by Barbara Adams, www.BarbaraBerstadams.com.
While some like to predict all fruit will eventually come cheaply
from China, not so, says farmer and author, Michael
Phillips of HeartSong Farm. He has found that less than three
American acres and old-fashioned human innovation can keep orchards
in production on our continent, especially when added as a diversifying
component on the small farm. Michael is a consultant to organic
apple orchardists, and once operated a leased organic apple operation.
Today, his new young apple orchard, "Lost Nation Orchard,"
is just coming into full production. Together with his wife Nancy
Phillips, also an author (see below), he has combined a unique
herb business with the apples already producing to create success
on HeartSong Farm in Groveton, New Hampshire.
In order to
obtain what Michael feels is the minimum to earn a decent living
as an apple orchardist, he says an acre only needs to produce 400
bushels of fruit, which he considers modest. He states that 50%
needs to be sold for $40 per bushel (usually direct to customers)
and the other half should average $10 per bushel (such as apples
sold for cider and value-added products).* This generates $10,000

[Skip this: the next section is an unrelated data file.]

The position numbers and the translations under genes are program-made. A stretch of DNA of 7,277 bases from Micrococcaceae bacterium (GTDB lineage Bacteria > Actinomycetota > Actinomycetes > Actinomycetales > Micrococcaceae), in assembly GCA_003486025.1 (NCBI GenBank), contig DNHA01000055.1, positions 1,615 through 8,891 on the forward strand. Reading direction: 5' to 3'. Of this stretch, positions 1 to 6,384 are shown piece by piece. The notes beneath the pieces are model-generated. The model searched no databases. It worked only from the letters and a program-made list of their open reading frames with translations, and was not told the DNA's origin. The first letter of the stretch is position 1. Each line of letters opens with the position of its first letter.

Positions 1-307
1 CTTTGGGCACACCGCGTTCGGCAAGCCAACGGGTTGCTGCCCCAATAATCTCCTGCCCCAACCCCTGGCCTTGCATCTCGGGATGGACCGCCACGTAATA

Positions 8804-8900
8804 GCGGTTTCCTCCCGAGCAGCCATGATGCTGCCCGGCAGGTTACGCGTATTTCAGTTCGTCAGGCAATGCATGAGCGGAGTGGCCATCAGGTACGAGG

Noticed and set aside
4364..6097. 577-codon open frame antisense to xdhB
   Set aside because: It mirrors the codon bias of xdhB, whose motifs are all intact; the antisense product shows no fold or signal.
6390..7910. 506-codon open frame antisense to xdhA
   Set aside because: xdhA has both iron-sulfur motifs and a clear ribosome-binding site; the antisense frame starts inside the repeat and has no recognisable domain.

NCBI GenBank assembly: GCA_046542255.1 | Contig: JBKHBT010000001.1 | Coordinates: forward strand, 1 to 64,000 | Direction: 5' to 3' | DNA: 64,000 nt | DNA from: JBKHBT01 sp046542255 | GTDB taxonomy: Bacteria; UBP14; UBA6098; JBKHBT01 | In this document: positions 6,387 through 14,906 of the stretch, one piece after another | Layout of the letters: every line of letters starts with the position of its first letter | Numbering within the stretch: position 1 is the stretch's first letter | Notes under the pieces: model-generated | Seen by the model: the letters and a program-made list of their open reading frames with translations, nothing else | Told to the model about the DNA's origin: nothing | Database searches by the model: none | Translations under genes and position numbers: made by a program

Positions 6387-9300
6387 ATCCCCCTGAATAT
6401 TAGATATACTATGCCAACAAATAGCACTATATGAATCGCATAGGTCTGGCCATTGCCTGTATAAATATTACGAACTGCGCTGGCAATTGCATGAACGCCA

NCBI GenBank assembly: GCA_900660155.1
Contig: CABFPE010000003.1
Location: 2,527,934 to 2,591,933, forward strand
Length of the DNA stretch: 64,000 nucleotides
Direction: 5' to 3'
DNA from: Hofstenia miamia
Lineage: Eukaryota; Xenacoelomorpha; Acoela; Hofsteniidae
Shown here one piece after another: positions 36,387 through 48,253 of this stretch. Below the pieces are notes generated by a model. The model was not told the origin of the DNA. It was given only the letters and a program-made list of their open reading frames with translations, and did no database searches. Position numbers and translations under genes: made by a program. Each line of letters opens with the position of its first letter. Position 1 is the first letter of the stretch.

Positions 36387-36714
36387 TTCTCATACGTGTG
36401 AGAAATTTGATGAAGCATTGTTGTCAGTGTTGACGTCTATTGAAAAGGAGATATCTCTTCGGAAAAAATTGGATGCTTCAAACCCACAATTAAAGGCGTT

minimum per acre.* Depending on location, he feels that three acres
or less are good numbers for diversified farms that want to include
a small orchard.
orchards today are charging the same prices as the supermarkets,"
Michael said. "Only we deal in fresher, higher quality apples.
Add organic to the mix and customers are really making out well!"
he said when asked how to get the general public interested in local
apple products. "Local marketing of nutrient-dense and tastier
apples begins with eye contact and trust," he continued. "Knowing
your customers and caring about your customers is the key ingredient
that makes farmstands and farmer's markets alike successful."
is nurturing some unusual apple varieties that include "Sweet
Sixteen," which can offer a nutty or even cinnamon-spicy overtone.
"Bullock" is a very good flavored "Golden Russet"
cross. "Adam's Pearmain" is a sweet, rich antique with
delicate russeting, the "Baldwin" is an old American favorite,
and "Reinette Simirenko" is similar to a juicier Granny
Smith with a hint of citrus.
unusual product of HeartSong Farm's orchard is their apple cider